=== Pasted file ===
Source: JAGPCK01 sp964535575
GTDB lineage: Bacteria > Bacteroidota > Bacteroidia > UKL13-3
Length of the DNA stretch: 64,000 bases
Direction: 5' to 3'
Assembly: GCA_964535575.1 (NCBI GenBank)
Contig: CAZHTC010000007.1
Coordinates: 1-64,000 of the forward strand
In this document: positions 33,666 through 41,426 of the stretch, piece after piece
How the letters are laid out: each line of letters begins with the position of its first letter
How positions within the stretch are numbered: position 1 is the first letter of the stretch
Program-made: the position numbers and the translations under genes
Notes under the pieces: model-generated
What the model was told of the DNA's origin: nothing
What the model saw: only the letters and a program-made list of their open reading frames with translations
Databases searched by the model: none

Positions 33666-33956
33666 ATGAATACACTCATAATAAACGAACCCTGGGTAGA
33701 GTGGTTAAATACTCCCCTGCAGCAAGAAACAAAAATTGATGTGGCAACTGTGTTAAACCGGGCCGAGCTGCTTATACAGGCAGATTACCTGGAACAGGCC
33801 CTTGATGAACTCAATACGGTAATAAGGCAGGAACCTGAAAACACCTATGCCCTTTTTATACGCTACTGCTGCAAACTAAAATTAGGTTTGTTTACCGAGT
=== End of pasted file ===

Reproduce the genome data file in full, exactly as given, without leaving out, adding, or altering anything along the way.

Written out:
Source: JAGPCK01 sp964535575
GTDB lineage: Bacteria > Bacteroidota > Bacteroidia > UKL13-3
Length of the DNA stretch: 64,000 bases
Direction: 5' to 3'
Assembly: GCA_964535575.1 (NCBI GenBank)
Contig: CAZHTC010000007.1
Coordinates: 1-64,000 of the forward strand
In this document: positions 33,666 through 41,426 of the stretch, piece after piece
How the letters are laid out: each line of letters begins with the position of its first letter
How positions within the stretch are numbered: position 1 is the first letter of the stretch
Program-made: the position numbers and the translations under genes
Notes under the pieces: model-generated
What the model was told of the DNA's origin: nothing
What the model saw: only the letters and a program-made list of their open reading frames with translations
Databases searched by the model: none

Positions 33666-33956
33666 ATGAATACACTCATAATAAACGAACCCTGGGTAGA
33701 GTGGTTAAATACTCCCCTGCAGCAAGAAACAAAAATTGATGTGGCAACTGTGTTAAACCGGGCCGAGCTGCTTATACAGGCAGATTACCTGGAACAGGCC
33801 CTTGATGAACTCAATACGGTAATAAGGCAGGAACCTGAAAACACCTATGCCCTTTTTATACGCTACTGCTGCAAACTAAAATTAGGTTTGTTTACCGAGT